The Department of Homeland Security on Saturday said it will stop flagging travellers from the countries under the Trump administrations travel ban, following a federal judges ruling to suspend the executive order, even as the President termed the order “ridiculous”.

A spokesperson for Homeland Security said in a statement that the decision was made in order to comply with a Friday ruling by a federal judge, adding that the department will resume its standard procedures in its inspection of travellers.

“We have reversed the provisional revocation of visas,” a State Department official said in a statement. “Those individuals with visas that were not physically cancelled may now travel if the visa is otherwise valid.”

The Justice Department will lodge an emergency stay to reverse the court order at the earliest possible time, the spokesperson said.

Earlier, President Donald Trump responded to the judge’s block of his travel ban, tweeting that the decision was”ridiculous” and will be “overturned”.

On Friday, US federal Judge James Robart issued a temporary restraining order on the ban until a full review of a complaint made by Washington state’s attorney Bob Ferguson has been conducted.

The US Customs and Border Protection said they would reinstate visas to comply with the order. The White House has released a statement saying the Department of Justice intended to file an emergency stay on the order to “defend the executive order of the President, which we believe is lawful and appropriate.”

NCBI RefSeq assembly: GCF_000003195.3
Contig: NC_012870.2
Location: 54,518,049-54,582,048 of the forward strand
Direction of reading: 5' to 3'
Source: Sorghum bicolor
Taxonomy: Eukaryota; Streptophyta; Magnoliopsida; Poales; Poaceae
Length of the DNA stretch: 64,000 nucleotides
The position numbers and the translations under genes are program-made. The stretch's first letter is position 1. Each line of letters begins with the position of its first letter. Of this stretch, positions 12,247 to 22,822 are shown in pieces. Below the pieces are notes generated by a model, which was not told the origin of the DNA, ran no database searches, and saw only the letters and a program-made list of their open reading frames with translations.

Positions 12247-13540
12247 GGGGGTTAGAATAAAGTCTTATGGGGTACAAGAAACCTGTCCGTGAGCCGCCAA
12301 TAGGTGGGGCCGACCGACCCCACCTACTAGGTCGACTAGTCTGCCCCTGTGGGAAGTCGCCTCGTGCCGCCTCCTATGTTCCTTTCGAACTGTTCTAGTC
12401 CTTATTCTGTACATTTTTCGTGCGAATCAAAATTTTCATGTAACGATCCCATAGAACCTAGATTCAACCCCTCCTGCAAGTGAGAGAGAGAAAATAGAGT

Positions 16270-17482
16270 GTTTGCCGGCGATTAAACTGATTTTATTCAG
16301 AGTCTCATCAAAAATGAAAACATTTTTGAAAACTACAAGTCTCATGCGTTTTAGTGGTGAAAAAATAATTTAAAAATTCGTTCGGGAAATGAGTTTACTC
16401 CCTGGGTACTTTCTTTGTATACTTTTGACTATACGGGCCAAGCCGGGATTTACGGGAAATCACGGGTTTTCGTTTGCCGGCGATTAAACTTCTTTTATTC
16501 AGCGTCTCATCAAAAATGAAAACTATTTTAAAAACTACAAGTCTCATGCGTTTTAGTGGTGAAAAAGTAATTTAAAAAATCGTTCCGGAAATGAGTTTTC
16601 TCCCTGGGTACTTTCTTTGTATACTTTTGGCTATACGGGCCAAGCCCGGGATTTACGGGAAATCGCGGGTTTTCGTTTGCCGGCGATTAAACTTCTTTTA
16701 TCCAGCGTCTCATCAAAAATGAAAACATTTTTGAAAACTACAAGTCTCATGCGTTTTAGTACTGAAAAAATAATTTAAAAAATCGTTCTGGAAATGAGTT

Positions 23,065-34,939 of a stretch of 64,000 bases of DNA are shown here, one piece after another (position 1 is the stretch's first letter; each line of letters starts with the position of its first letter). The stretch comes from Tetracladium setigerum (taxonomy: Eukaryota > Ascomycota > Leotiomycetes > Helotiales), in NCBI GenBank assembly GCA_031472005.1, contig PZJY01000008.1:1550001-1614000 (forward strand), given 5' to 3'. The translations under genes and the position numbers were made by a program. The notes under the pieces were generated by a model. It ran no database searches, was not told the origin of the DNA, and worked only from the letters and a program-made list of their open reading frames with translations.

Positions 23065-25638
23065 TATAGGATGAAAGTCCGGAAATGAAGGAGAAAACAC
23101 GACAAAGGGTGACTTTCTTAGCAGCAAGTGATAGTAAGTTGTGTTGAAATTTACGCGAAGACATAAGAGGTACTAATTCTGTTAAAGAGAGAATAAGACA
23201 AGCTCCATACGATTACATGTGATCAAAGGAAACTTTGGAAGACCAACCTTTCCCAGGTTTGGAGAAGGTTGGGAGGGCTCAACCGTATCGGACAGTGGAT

Earlier Trump also tweeted: “When a country is no longer able to say who can, and who cannot, come in & out, especially for reasons of safety & security – big trouble!”

On January 27, Trump issued an executive order that banned citizens from Iran, Iraq, Libya, Somalia, Sudan, Syria and Yemen from entering the US.

The order was met with widespread protests and confusion, with multiple lawsuits already filed and many more expected in the coming days.

During the hearing, Judge Robart questioned the administration’s use of 9/11 to justify the order, saying no attacks had been carried out on US soil by individuals from any of the seven countries listed.

Trump’s Twitter response came after the CBP issued an advisory to airlines allowing passengers to board from the seven countries targeted in the executive order.

The back-and-forth between the White House and US courts has caused further confusion at airports, with several international airlines now allowing passengers with valid travel documents to board once again amid the information tumult.

First Published | 4 February 2017 10:25 PM
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